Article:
Amnesty International warns of a rise in homophobia in Africa | News | DW | 25.06.2013
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Amnesty International warns of a rise in homophobia in Africa

The human rights organization Amnesty International has criticized African governments for harsh new laws targeting homosexuals. This discrimination has led to a rise in violence and has hampered efforts to combat AIDS.

Homosexuality is illegal in 38 countries in sub-Saharan Africa, according to Amnesty International's report entitled Making Love a Crime. It warned that "homophobia is reaching dangerous levels."

Some countries have recently introduced news laws making same-sex acts a crime, while others have increased the severity of the punishment for homosexuality.

Criminalizing homosexuality

South Sudan and Burundi have introduced new laws criminalizing same-sex relations, while Uganda, Liberia and Nigeria are pushing bills that would toughen existing penalties.

Uganda was cited as one of the leading states that have sought to toughen laws criminalizing homosexuality, including introducing a bill that seeks to impose the death penalty for homosexuality and the threat of prosecution for all those who fail to report violations within 24 hours.

In Sudan and northern Nigeria, the report says gays are at risk of being killed if outed and people arrested in Cameroon have reported abuse by the police, including forced anal exams.

South Africa is the only country on the continent that recognizes gay rights and allows same-sex marriage.  But even there, the report stated "a persistently high number of rapes and murders" of lesbians, who are commonly targeted for attacks known as "corrective rape" by men trying to "cure" their homosexuality.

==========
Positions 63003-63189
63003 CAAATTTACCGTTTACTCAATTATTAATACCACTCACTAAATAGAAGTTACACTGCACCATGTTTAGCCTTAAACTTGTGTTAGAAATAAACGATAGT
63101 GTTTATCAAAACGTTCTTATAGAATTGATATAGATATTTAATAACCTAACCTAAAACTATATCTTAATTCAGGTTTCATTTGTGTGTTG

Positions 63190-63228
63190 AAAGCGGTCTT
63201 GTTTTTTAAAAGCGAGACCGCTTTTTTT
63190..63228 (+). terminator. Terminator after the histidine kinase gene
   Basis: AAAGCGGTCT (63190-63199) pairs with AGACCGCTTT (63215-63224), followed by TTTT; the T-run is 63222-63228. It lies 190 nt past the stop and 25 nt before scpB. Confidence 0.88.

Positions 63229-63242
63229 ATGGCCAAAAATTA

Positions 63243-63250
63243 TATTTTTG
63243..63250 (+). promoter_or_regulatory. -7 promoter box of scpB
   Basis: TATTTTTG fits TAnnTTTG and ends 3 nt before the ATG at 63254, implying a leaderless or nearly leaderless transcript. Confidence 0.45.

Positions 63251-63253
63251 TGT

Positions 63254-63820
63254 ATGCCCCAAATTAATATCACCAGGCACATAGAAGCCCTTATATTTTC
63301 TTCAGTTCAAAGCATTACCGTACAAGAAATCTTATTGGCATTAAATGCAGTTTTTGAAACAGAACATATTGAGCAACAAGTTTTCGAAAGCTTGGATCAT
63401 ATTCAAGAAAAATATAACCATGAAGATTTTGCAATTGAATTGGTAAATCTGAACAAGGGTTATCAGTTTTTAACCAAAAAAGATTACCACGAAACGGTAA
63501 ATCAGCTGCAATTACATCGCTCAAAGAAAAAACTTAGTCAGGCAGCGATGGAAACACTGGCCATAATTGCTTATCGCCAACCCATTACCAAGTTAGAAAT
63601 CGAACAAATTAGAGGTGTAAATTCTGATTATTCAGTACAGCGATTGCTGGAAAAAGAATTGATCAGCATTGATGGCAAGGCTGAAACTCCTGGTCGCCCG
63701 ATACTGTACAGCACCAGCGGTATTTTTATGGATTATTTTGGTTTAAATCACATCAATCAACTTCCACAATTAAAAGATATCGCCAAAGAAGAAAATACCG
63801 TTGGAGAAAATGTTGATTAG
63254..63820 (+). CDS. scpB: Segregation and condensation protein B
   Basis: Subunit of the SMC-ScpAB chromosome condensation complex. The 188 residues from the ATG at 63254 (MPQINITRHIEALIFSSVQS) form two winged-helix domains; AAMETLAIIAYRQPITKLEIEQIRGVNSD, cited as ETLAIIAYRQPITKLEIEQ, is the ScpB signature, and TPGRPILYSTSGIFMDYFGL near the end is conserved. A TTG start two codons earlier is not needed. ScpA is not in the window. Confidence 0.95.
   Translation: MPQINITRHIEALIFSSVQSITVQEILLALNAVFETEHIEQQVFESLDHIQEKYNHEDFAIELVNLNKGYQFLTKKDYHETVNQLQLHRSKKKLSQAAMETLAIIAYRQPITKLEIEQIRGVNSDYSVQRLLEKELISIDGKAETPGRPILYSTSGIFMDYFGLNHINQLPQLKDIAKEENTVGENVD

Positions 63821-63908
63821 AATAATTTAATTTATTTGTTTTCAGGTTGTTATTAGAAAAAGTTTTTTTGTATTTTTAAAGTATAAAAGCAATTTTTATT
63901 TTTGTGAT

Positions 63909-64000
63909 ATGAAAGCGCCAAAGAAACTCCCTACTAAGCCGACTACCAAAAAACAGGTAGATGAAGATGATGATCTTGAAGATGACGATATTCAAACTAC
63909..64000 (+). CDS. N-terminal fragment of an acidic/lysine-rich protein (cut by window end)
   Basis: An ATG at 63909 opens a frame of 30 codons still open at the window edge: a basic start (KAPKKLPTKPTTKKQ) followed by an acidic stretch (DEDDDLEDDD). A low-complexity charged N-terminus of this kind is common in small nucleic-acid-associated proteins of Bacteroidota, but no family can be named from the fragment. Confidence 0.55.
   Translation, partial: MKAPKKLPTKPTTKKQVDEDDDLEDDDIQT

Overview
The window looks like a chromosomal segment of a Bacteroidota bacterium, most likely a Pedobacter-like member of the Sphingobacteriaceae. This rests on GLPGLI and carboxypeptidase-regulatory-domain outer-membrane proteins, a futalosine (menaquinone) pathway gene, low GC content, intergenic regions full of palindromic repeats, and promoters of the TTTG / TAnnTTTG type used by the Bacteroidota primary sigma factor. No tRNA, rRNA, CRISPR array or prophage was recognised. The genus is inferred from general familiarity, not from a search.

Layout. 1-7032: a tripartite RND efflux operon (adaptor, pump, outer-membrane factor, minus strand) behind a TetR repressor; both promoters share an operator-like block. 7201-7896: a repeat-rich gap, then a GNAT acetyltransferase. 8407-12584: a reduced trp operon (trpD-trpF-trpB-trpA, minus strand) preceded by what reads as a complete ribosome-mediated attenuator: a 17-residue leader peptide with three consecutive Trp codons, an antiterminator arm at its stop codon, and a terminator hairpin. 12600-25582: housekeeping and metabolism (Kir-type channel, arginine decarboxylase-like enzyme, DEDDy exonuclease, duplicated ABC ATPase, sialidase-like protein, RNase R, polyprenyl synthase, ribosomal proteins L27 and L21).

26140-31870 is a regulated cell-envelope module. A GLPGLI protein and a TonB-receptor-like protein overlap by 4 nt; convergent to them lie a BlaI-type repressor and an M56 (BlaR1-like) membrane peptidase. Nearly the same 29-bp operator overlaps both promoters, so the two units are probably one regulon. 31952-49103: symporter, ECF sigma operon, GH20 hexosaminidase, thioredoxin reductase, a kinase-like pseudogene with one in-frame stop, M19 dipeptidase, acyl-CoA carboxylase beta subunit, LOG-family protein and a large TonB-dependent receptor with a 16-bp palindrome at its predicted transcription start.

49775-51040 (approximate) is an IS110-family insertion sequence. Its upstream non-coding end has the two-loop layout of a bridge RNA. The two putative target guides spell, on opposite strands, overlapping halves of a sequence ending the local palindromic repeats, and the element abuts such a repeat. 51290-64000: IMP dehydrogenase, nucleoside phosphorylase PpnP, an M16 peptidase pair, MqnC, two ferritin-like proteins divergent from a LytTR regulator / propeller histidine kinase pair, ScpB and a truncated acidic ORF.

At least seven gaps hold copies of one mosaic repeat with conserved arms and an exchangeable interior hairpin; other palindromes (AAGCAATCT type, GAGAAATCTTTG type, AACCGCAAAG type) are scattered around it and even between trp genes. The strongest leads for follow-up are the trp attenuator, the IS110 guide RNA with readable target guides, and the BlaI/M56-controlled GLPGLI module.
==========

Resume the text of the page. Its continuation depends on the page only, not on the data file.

Often, people who are accused of homosexuality are arrested based merely on their appearance, rather than evidence, according to the London-based rights group.

Colonial beginnings

Africa's strict penal codes were initially imposed by colonial rulers and were based on Christian moral values, Amnesty's report explained.

The report claimed that attacks on gays were now being fuelled by politicians and religious leaders.

Zimbabwe's President Robert Mugabe, for example, has compared gays to "dogs and pigs" and has dismissed gays as being "un-African."

"In some African countries political leaders target sexual orientation issues to distract attention from their overall human rights record," said Widney Brown, Amnesty International's director of Law and Policy.

The report concluded that discrimination against gays not only lead to abuse, but also scared people away from seeking medical attention.

This also counteracts efforts to combat the transmission of HIV, the virus that causes AIDS, Amnesty said.

rg/dr (dpa, AFP)